Protest over livestock grazing in North Darfur
Yesterday, angry farmers in Kutum closed a part of the road to El Fasher, capital of North Darfur, in a protest against armed herding groups releasing their livestock to graze on farmland, destroying their crops. The sit-in in Kalma camp for the displaced in Nyala, South Darfur, continues.
Speaking to Radio Dabanga from Kutum, activist Yahya El Khumus explained that herders continue to drive livestock onto farms at gunpoint, causing destruction of large areas of crops and cultivated land and extensive losses for farmers, in particular in the area of El Hamra.
The farmers have filed many complaints at the Kutum police station. To no avail, El Khumus said. “That is why they now blocked the road to El Fasher, demanding the immediate removal of camels and cows from their farms in order to save our harvest, the arrest of those involved, and compensation for those affected.”
Disputes between herders and farmers occur regularly in Darfur this time of year. As the rainy season ends in September and the herders need fresh pastures, they let their camels and cattle graze on farmlands that have not yet been harvested. Each year, farmers complain about livestock destroying their crops.
In the past, there used to be clearly marked pasture tracks and traditional tribal procedures for compensation of lost crops, but this has changed during the regime of Omar Al Bashir. The regime supported the ‘Arab herders’ in the region, whilst looking down on ‘African farmers’.
Kalma camp sit-in
The Darfur Bar Association (DBA) supports the demands of the sit-in in Kalma camp. The protestors call for an extension of the mandate of the UN-AU joint Mission in Darfur (UNAMID) that is scheduled to leave Darfur on December 31.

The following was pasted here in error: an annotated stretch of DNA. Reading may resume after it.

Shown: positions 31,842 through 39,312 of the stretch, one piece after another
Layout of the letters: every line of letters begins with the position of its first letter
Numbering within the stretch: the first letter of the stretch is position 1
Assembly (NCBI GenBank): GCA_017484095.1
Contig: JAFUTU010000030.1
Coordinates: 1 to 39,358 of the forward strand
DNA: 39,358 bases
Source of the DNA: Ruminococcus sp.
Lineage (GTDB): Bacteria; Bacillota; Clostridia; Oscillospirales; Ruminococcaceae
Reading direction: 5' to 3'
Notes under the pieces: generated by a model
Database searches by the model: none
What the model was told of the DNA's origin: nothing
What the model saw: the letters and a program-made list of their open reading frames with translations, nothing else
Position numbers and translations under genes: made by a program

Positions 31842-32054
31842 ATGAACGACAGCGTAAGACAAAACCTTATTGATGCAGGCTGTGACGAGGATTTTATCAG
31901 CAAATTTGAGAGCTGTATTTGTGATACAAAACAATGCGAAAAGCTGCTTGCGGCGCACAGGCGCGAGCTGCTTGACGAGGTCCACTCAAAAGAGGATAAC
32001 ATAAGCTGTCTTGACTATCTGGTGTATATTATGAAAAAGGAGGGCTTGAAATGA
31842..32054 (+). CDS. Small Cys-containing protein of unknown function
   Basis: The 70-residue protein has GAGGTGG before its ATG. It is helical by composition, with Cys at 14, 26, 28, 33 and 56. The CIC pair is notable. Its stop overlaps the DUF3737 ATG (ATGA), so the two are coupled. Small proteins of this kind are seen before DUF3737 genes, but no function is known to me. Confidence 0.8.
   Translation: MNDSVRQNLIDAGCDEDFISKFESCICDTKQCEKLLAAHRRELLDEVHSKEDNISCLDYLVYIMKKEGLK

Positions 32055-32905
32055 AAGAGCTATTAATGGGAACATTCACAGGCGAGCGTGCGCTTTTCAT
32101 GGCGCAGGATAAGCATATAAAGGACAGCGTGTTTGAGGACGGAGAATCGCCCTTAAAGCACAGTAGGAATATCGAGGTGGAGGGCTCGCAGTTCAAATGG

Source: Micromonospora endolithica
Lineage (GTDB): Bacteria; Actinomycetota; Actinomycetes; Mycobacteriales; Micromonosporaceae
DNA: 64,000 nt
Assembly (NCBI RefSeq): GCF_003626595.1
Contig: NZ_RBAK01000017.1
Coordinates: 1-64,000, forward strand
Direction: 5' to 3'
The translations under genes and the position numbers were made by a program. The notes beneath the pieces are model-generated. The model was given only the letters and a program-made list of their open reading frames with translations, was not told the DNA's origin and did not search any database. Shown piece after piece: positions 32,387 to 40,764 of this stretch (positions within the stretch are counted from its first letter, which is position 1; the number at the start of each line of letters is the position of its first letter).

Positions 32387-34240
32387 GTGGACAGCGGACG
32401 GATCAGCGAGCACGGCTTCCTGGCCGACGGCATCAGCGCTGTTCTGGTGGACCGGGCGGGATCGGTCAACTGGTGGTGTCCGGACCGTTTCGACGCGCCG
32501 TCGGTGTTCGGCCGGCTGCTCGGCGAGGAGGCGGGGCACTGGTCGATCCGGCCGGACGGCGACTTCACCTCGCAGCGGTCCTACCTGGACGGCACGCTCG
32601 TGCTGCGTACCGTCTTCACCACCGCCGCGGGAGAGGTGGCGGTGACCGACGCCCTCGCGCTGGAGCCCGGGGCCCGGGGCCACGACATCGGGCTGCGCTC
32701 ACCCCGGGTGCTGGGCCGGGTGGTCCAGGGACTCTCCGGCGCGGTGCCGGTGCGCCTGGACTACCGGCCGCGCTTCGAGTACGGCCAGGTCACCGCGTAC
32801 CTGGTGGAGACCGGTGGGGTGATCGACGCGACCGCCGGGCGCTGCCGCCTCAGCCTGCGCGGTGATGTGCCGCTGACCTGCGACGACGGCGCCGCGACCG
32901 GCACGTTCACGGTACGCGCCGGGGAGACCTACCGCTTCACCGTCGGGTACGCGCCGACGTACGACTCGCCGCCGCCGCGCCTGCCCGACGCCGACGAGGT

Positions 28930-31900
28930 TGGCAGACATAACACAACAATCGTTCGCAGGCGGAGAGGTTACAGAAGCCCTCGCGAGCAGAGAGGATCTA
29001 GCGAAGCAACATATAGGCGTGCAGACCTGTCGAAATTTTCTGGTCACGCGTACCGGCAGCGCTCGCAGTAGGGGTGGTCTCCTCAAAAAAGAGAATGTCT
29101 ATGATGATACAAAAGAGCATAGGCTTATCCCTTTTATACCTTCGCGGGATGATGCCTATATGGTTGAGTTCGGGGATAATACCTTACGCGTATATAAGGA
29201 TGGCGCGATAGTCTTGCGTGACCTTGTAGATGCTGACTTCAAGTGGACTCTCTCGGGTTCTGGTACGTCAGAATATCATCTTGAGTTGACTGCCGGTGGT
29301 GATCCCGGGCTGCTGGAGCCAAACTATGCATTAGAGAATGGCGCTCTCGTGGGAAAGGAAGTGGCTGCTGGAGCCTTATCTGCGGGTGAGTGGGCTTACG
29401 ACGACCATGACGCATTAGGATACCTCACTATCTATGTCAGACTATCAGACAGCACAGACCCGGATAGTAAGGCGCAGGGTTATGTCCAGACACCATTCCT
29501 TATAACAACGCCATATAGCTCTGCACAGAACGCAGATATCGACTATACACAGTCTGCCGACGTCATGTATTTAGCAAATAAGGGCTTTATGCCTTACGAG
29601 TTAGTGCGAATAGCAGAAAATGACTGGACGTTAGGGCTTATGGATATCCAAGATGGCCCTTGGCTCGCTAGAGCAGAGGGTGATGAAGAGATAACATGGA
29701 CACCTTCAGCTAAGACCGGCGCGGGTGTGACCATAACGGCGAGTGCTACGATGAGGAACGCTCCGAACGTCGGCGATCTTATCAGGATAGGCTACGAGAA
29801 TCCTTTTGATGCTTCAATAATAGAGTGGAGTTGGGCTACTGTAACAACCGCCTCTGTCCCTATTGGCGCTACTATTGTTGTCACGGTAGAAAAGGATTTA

The Darfur lawyers said in a statement yesterday that the exit of UNAMID, in light of the current situation, will have dire consequences for the region. They referred to the proliferation of weapons in Darfur and the lack of government strategy to disarm all those who bear illegal arms.
Amnesty International has urged the UN to extend the UNAMID mandate as violence is still widespread in the region.
The Rapid Support Forces (RSF) has stated its willingness to take over the responsibilities of civilian protection after UNAMID leaves; an announcement that caused widespread criticism as the RSF is accused of attacking civilians and robbing them. The RSF militia grew out of the janjaweed militia groups which fought for the Al Bashir regime since the war broke out in Darfur in early 2003.
In May this year, a group of Sudanese civil society activists urged Prime Minister Abdallah Hamdok in a petition to add ‘physical protection’ to his request for a new UN force to be deployed in the country.
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